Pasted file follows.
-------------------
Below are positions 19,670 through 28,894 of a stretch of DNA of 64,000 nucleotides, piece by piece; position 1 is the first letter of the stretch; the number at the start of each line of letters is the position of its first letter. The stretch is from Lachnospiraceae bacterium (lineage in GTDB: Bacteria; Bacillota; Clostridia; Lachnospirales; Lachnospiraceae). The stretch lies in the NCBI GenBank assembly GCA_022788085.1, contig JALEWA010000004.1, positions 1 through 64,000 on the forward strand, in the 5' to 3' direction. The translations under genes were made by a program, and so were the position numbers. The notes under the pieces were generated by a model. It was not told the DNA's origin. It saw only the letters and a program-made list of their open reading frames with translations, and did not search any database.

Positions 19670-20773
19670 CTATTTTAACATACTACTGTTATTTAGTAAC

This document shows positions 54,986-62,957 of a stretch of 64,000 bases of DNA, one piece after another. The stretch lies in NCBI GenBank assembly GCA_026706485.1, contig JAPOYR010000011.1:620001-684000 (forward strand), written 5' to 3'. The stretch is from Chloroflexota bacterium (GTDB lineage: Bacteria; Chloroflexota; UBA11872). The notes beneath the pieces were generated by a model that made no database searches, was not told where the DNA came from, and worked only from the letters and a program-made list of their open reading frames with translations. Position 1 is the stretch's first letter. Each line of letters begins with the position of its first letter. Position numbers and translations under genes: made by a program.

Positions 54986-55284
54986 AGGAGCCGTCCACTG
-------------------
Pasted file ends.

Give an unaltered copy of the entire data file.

Below are positions 19,670 through 28,894 of a stretch of DNA of 64,000 nucleotides, piece by piece; position 1 is the first letter of the stretch; the number at the start of each line of letters is the position of its first letter. The stretch is from Lachnospiraceae bacterium (lineage in GTDB: Bacteria; Bacillota; Clostridia; Lachnospirales; Lachnospiraceae). The stretch lies in the NCBI GenBank assembly GCA_022788085.1, contig JALEWA010000004.1, positions 1 through 64,000 on the forward strand, in the 5' to 3' direction. The translations under genes were made by a program, and so were the position numbers. The notes under the pieces were generated by a model. It was not told the DNA's origin. It saw only the letters and a program-made list of their open reading frames with translations, and did not search any database.

Positions 19670-20773
19670 CTATTTTAACATACTACTGTTATTTAGTAAC

This document shows positions 54,986-62,957 of a stretch of 64,000 bases of DNA, one piece after another. The stretch lies in NCBI GenBank assembly GCA_026706485.1, contig JAPOYR010000011.1:620001-684000 (forward strand), written 5' to 3'. The stretch is from Chloroflexota bacterium (GTDB lineage: Bacteria; Chloroflexota; UBA11872). The notes beneath the pieces were generated by a model that made no database searches, was not told where the DNA came from, and worked only from the letters and a program-made list of their open reading frames with translations. Position 1 is the stretch's first letter. Each line of letters begins with the position of its first letter. Position numbers and translations under genes: made by a program.

Positions 54986-55284
54986 AGGAGCCGTCCACTG